Tuesday, March 19

Old-school beats make a return to Westwood on “˜Boom Box Thursdays’


Sephora Woldu with some of her favorite vinyl records. Thursday nights, Woldu can be found on the corner of Landfair and Ophir, DJing "Boom Box Thursdays."

Sephora Woldu with some of her favorite vinyl records. Thursday nights, Woldu can be found on the corner of Landfair and Ophir, DJing "Boom Box Thursdays." Courtesy of Sephora Woldu


In a town like Westwood, one might expect a pretty girl with shining black curls and a flair for fashion to be headed out to a fraternity on a Thursday night. Instead, third-year women’s studies student Sephora Woldu hangs on the corner of Landfair Avenue and Ophir Drive, playing old school jams from the boom box from which she is inseparable.

The weekly block party Woldu has created has been deemed “Boom Box Thursdays.” It serves as both a pre-party for her show every Friday night on UCLAradio.com (Vinyl Soup, 6 – 8 p.m.), as well as an alternative way to have fun on a Thursday night.

“Our motto is you can only listen to “˜Party in the U.S.A.’ so many times,” Woldu said. “If you want to meet people, you don’t want to go to a frat party and listen to the same Miley Cyrus song. … That’s not my kind of fun. So instead of leaving Westwood or sitting around being a hermit, I wanted to make my own fun.”

Woldu hails from the famed Haight-Ashbury community in San Francisco, where she began carrying a portable boom box religiously and playing oldies, doo-wop and anything else old-school.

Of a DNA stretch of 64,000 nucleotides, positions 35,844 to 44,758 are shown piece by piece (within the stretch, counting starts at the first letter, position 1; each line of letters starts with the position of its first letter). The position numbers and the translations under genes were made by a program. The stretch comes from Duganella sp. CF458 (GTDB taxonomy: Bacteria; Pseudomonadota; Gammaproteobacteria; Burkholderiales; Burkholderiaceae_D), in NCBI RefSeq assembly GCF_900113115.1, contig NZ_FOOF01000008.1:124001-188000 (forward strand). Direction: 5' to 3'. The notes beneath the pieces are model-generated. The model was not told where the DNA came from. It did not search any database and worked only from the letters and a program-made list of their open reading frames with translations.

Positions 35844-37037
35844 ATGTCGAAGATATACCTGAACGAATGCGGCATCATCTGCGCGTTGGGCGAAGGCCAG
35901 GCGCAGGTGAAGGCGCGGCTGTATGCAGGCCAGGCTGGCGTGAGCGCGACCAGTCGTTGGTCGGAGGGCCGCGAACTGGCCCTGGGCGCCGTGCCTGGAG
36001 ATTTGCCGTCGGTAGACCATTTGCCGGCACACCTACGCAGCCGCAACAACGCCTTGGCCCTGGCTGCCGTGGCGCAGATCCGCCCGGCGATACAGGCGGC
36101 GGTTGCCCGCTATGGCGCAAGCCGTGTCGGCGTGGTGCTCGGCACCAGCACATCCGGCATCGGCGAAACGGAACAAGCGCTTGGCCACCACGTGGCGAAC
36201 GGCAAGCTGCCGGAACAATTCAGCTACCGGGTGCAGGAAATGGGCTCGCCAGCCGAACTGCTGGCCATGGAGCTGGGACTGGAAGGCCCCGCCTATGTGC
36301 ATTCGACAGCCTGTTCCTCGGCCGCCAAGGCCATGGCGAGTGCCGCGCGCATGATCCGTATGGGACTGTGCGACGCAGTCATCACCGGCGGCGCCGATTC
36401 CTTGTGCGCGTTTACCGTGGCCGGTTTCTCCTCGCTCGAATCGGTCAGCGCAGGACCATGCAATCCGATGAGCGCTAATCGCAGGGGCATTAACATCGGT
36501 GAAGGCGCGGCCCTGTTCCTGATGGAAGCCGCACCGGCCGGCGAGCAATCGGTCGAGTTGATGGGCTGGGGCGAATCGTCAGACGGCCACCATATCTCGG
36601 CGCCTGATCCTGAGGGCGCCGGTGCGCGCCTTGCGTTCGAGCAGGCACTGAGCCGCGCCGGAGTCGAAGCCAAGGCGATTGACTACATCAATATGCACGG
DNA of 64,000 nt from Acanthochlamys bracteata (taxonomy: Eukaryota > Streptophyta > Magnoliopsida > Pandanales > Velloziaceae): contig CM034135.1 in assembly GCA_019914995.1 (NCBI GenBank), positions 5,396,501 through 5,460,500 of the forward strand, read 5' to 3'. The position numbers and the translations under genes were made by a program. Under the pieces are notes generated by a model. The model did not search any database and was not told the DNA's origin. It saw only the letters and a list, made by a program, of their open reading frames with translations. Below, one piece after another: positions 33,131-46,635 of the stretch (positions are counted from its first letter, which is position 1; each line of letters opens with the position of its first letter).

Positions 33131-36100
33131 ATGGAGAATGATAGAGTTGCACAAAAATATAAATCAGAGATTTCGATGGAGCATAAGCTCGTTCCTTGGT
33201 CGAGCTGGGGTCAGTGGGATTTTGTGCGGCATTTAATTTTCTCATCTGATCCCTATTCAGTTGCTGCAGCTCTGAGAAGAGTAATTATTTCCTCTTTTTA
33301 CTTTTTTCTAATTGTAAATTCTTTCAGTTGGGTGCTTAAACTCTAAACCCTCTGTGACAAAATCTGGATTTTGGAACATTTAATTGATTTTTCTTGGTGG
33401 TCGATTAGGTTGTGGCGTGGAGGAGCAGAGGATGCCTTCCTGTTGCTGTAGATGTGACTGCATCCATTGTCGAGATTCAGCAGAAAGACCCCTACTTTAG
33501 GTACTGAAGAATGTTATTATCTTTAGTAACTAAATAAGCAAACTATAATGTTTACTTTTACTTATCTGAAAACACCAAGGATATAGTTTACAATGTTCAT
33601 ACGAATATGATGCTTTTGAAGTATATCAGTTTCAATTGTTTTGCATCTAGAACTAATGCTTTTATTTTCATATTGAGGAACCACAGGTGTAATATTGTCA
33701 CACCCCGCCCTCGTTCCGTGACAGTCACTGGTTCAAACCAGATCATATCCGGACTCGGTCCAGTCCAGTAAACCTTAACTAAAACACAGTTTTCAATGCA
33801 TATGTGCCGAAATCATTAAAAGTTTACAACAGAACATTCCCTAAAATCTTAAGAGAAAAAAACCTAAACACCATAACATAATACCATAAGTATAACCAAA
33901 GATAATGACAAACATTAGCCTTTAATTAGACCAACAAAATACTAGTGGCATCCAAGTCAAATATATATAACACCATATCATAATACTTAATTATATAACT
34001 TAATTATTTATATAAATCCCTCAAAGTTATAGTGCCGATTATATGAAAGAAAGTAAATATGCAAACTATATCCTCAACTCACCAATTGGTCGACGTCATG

When the 20-year-old transferred to UCLA this year, she decided to take her love of nearly forgotten music to the radio and, at the end of her fall quarter, to the streets as well.

“Basically I was just playing music people wanted to hear,” Woldu said. “It started out with just me and a couple friends sitting on the stoop of the Co-Op, and whoever wanted to stop by could come dance with us and join in. Whoever wants to kick it, can.”

Last quarter, Boom Box Thursdays began developing a regular crowd, allowing people to meet, mingle and listen to Woldu’s music compilations.

“The first week I went everyone was just laughing and dancing and having a good time,” said first-year biology student Osose Oboh. “Then every week after, people start to recognize you. It’s become like a ritual, and it’s part of what makes my college experience fun.”

While the music playing on Landfair Avenue may be a far cry from Miley Cyrus, Boom Box Thursday-goers don’t much seem to mind.

“I look forward to the music because Sephora’s selection of music is not modern,” said first-year political science student Sewit Mehanzel. “She incorporates a lot of old-school music that we really don’t hear on the radio anymore. So I go for the music and also for the people. It’s lively, fun, relaxed. It’s chill.”

Despite her obvious knack for DJing a good night of music, Woldu said Boom Box Thursdays and her radio show Vinyl Soup are simply her outlets, not an avenue for future profits.

“It’s the end of the week and it’s purely for fun,” Woldu said. “I never want to get paid for this or have obligations and contractual responsibilities when it comes to me and my music. Basically my goal is to keep on moving. I don’t aspire to be the hottest DJ in L.A. I just want to have a good time. It’s my honor to keep Westwood funky.”

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